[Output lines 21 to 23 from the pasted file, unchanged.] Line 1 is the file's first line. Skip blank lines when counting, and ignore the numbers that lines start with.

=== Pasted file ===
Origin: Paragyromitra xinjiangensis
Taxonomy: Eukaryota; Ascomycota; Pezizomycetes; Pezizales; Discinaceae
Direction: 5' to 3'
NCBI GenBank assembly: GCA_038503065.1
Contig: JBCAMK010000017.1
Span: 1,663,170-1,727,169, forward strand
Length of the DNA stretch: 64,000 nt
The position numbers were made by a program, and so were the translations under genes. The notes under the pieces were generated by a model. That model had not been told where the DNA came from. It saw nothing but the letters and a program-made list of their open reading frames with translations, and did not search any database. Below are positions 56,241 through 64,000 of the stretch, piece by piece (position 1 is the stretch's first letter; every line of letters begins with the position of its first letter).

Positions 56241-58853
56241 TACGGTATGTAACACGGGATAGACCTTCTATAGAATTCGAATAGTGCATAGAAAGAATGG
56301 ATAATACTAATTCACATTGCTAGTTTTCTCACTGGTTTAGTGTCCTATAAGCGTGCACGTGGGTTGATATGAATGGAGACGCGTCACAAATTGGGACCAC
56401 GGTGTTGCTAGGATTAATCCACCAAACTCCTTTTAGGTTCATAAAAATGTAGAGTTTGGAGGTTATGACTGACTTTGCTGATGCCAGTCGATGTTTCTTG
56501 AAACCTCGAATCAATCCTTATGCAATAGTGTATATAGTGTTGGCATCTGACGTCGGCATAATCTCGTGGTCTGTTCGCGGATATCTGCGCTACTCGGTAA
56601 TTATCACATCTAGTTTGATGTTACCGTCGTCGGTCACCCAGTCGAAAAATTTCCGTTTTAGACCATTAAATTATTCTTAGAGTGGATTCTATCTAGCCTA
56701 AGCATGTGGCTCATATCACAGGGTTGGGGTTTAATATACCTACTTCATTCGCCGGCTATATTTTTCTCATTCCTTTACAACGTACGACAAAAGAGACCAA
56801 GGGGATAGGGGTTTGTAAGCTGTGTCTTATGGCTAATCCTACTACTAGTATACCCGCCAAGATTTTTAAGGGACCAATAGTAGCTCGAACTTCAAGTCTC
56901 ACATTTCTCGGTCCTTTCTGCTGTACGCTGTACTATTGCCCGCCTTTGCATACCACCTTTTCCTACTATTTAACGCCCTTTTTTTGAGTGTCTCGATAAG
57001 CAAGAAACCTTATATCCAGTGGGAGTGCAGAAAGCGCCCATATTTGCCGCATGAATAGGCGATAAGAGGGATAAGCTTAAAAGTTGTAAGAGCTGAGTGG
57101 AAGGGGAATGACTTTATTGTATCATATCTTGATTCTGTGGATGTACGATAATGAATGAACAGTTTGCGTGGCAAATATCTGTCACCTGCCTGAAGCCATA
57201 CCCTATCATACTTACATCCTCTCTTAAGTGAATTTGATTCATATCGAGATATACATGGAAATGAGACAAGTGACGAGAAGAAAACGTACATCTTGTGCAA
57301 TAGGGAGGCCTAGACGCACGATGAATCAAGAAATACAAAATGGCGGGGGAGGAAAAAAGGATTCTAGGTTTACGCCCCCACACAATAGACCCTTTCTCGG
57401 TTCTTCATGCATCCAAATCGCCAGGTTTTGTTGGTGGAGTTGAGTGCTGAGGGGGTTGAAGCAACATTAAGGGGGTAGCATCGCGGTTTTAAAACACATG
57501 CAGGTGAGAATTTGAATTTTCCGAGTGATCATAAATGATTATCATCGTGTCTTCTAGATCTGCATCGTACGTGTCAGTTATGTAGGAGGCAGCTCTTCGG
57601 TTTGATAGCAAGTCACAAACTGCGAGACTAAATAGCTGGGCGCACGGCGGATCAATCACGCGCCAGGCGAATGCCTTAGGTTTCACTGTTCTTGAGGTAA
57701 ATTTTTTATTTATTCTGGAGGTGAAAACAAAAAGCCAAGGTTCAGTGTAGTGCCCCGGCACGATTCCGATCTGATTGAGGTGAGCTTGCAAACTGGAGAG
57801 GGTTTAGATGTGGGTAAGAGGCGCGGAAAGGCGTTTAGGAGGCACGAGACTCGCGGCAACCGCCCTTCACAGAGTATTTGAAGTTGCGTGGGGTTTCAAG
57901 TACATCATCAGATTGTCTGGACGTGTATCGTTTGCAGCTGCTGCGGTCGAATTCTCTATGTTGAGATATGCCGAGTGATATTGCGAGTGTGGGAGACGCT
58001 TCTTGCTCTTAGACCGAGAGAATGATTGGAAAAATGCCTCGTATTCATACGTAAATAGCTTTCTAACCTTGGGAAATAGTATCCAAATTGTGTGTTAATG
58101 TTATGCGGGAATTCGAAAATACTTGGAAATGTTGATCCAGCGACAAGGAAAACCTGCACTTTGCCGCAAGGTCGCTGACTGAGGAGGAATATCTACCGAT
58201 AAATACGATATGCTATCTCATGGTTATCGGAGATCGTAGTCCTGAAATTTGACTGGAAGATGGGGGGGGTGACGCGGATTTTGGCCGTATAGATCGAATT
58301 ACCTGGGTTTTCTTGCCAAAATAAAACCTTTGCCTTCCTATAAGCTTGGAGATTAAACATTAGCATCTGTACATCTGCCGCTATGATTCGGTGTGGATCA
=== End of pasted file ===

57301 TAGGGAGGCCTAGACGCACGATGAATCAAGAAATACAAAATGGCGGGGGAGGAAAAAAGGATTCTAGGTTTACGCCCCCACACAATAGACCCTTTCTCGG
57401 TTCTTCATGCATCCAAATCGCCAGGTTTTGTTGGTGGAGTTGAGTGCTGAGGGGGTTGAAGCAACATTAAGGGGGTAGCATCGCGGTTTTAAAACACATG
57501 CAGGTGAGAATTTGAATTTTCCGAGTGATCATAAATGATTATCATCGTGTCTTCTAGATCTGCATCGTACGTGTCAGTTATGTAGGAGGCAGCTCTTCGG